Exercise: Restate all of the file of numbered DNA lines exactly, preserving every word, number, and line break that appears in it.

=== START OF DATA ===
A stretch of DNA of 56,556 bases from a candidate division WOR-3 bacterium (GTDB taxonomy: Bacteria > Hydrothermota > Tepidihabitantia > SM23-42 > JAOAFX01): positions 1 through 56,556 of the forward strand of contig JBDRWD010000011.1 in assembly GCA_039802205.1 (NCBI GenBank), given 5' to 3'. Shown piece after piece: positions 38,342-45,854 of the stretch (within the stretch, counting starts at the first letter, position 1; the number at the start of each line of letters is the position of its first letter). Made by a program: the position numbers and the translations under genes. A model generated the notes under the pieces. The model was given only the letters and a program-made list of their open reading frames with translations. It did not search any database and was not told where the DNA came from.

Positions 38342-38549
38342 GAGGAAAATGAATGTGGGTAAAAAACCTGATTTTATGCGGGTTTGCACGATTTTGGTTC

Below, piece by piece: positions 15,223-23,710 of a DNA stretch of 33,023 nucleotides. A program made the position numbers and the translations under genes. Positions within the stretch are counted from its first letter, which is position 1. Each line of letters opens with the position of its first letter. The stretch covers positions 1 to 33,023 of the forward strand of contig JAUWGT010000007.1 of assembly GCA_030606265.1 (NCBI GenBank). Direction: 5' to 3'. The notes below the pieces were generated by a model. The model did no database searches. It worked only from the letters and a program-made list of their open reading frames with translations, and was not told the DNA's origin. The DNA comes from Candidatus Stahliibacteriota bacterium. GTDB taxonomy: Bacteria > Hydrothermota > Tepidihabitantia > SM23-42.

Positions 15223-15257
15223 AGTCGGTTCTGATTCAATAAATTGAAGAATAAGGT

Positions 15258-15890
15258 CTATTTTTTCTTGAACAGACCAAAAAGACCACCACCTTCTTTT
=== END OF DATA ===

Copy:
A stretch of DNA of 56,556 bases from a candidate division WOR-3 bacterium (GTDB taxonomy: Bacteria > Hydrothermota > Tepidihabitantia > SM23-42 > JAOAFX01): positions 1 through 56,556 of the forward strand of contig JBDRWD010000011.1 in assembly GCA_039802205.1 (NCBI GenBank), given 5' to 3'. Shown piece after piece: positions 38,342-45,854 of the stretch (within the stretch, counting starts at the first letter, position 1; the number at the start of each line of letters is the position of its first letter). Made by a program: the position numbers and the translations under genes. A model generated the notes under the pieces. The model was given only the letters and a program-made list of their open reading frames with translations. It did not search any database and was not told where the DNA came from.

Positions 38342-38549
38342 GAGGAAAATGAATGTGGGTAAAAAACCTGATTTTATGCGGGTTTGCACGATTTTGGTTC

Below, piece by piece: positions 15,223-23,710 of a DNA stretch of 33,023 nucleotides. A program made the position numbers and the translations under genes. Positions within the stretch are counted from its first letter, which is position 1. Each line of letters opens with the position of its first letter. The stretch covers positions 1 to 33,023 of the forward strand of contig JAUWGT010000007.1 of assembly GCA_030606265.1 (NCBI GenBank). Direction: 5' to 3'. The notes below the pieces were generated by a model. The model did no database searches. It worked only from the letters and a program-made list of their open reading frames with translations, and was not told the DNA's origin. The DNA comes from Candidatus Stahliibacteriota bacterium. GTDB taxonomy: Bacteria > Hydrothermota > Tepidihabitantia > SM23-42.

Positions 15223-15257
15223 AGTCGGTTCTGATTCAATAAATTGAAGAATAAGGT

Positions 15258-15890
15258 CTATTTTTTCTTGAACAGACCAAAAAGACCACCACCTTCTTTT